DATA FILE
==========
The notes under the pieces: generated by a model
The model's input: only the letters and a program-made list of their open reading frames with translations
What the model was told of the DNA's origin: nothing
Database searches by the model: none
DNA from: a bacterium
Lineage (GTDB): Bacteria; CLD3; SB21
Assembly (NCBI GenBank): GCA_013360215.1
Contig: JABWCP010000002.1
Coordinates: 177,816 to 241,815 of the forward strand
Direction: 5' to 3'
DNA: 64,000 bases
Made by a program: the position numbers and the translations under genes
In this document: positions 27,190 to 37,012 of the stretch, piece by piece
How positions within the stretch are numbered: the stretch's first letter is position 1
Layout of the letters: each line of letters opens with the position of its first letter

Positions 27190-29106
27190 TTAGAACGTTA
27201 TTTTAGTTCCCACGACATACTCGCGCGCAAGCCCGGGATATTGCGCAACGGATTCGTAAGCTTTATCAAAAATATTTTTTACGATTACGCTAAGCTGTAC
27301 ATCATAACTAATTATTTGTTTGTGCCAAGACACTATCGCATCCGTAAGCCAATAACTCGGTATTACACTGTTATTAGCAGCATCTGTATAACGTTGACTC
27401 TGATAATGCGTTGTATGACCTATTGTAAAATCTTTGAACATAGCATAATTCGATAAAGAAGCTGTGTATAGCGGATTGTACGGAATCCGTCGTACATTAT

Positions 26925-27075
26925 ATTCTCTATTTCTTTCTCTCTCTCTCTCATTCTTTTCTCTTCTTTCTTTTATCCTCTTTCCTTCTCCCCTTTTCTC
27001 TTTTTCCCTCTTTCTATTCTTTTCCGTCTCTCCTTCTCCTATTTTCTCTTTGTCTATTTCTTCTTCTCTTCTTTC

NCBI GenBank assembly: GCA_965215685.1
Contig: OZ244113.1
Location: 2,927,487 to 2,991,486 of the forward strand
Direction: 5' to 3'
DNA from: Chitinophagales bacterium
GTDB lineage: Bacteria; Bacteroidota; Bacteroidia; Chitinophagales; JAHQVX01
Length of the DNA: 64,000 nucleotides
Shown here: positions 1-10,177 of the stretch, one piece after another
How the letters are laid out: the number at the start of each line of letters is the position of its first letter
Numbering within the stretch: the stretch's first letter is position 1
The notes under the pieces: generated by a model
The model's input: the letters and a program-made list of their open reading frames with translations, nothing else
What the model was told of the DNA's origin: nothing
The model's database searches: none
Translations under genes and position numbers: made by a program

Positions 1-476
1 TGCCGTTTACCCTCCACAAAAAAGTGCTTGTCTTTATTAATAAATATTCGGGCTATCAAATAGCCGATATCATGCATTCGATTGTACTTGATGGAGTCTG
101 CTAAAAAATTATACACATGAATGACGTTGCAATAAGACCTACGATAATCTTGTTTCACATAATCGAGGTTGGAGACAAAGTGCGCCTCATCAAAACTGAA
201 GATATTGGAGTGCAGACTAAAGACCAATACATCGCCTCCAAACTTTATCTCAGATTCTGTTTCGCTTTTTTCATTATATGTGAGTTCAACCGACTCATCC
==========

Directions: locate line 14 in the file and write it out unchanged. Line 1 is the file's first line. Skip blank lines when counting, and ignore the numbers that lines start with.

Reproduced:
How positions within the stretch are numbered: the stretch's first letter is position 1